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United States Department of Agriculture

Agricultural Research Service


item Cote, Gregory - Greg
item Willett, Julious - Jl

Submitted to: Carbohydrate Polymers
Publication Type: Peer Reviewed Journal
Publication Acceptance Date: 11/28/1998
Publication Date: N/A
Citation: N/A

Interpretive Summary: New and/or expanded markets for sugar are needed. Dextran is a gum produced from cane or beet sugar that is used in a variety of industrial and biomedical applications. Many of these require a dextran of smaller size (lower molecular weight) than what is naturally produced. Typically, dextran manufacturers accomplish this by degrading the dextran with acid and purifying the correctly-sized dextran from the resulting mixture. We compare in this paper three different mechanical processes for the production of low-molecular weight dextran. Treatment with ultrasound gave the best product, but is presently too expensive for industrial-scale production. Extrusion is probably the cheapest process, but the product has some drawbacks. Jet cooking with high-pressure steam shows promise for producing clean low-molecular weight dextran, and may be useful for the conversion of other gums as well. This will allow for the manufacture of cheaper low-molecular weight gum fractions, opening up new markets for these sugar-derived products. Sugar farmers and processors, American agribusiness (dextran manufacturers), and the consumer should ultimately benefit.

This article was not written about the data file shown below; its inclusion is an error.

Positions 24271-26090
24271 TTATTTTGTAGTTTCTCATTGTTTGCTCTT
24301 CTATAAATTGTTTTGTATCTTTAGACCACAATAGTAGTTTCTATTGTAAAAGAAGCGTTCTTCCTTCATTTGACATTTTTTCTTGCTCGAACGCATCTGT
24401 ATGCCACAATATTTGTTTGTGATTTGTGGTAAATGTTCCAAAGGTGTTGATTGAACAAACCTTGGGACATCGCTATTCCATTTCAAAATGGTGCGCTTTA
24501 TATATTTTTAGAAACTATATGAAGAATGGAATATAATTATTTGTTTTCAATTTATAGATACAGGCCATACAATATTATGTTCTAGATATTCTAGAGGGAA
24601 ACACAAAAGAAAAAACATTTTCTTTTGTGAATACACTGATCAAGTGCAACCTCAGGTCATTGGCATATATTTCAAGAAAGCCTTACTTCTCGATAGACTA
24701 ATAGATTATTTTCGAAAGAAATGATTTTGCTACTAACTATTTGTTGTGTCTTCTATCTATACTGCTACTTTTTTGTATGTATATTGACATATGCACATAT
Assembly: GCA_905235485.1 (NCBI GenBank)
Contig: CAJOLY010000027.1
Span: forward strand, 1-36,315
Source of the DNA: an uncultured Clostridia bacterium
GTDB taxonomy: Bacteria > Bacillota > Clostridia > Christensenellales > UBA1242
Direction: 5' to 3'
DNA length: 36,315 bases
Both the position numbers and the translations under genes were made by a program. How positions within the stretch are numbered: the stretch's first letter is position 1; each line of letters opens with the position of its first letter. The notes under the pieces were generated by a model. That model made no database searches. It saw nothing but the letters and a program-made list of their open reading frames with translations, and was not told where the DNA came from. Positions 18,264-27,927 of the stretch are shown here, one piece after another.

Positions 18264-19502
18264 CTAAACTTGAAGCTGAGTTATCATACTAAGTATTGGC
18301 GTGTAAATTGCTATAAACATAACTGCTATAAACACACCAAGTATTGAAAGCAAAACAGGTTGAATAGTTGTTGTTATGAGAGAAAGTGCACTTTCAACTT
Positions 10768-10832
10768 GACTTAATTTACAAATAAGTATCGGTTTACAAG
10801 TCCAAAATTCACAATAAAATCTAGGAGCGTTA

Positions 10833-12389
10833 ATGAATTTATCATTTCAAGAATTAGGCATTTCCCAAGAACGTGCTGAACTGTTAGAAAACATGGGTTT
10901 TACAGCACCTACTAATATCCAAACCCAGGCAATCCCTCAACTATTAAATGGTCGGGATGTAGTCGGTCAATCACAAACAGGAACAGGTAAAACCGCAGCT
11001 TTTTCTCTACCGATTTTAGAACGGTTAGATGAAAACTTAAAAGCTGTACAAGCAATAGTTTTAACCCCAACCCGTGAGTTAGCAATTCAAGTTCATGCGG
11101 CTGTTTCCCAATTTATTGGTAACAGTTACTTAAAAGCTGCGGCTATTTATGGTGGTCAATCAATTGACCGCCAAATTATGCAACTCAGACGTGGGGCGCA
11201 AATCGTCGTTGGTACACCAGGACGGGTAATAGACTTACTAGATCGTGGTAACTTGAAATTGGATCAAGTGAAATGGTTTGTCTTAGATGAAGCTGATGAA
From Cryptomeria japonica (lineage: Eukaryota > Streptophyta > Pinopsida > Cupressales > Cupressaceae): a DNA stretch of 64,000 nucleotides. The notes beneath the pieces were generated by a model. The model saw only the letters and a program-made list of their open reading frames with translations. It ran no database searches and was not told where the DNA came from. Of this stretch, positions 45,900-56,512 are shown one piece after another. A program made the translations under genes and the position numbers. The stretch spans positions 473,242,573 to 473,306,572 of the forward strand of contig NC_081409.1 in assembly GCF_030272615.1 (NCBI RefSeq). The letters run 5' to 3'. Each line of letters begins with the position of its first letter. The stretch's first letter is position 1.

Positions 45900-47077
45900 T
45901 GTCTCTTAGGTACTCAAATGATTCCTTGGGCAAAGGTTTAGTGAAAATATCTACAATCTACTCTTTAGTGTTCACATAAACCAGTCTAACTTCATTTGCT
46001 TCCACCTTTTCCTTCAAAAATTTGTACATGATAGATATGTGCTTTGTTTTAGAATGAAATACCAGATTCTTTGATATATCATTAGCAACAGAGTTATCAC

Technical Abstract: Native, high-molecular weight dextran was subjected to ultrasonication at 20kHz and 1.5 MHz, jet-cooking with high pressure steam and twin- screw extrusion under a variety of conditions. All methods reduced the molecular weight and solution viscosity of dextran. The greatest degree of depolymerization occurred with 20 kHz ultrasonication. With extrusion, increasing amounts of specific mechanical energy input resulted in greater degrees of depolymerization. Each of these methods has advantages and drawbacks for the production of reduced-molecular weight dextrans.

Last Modified: 10/18/2017
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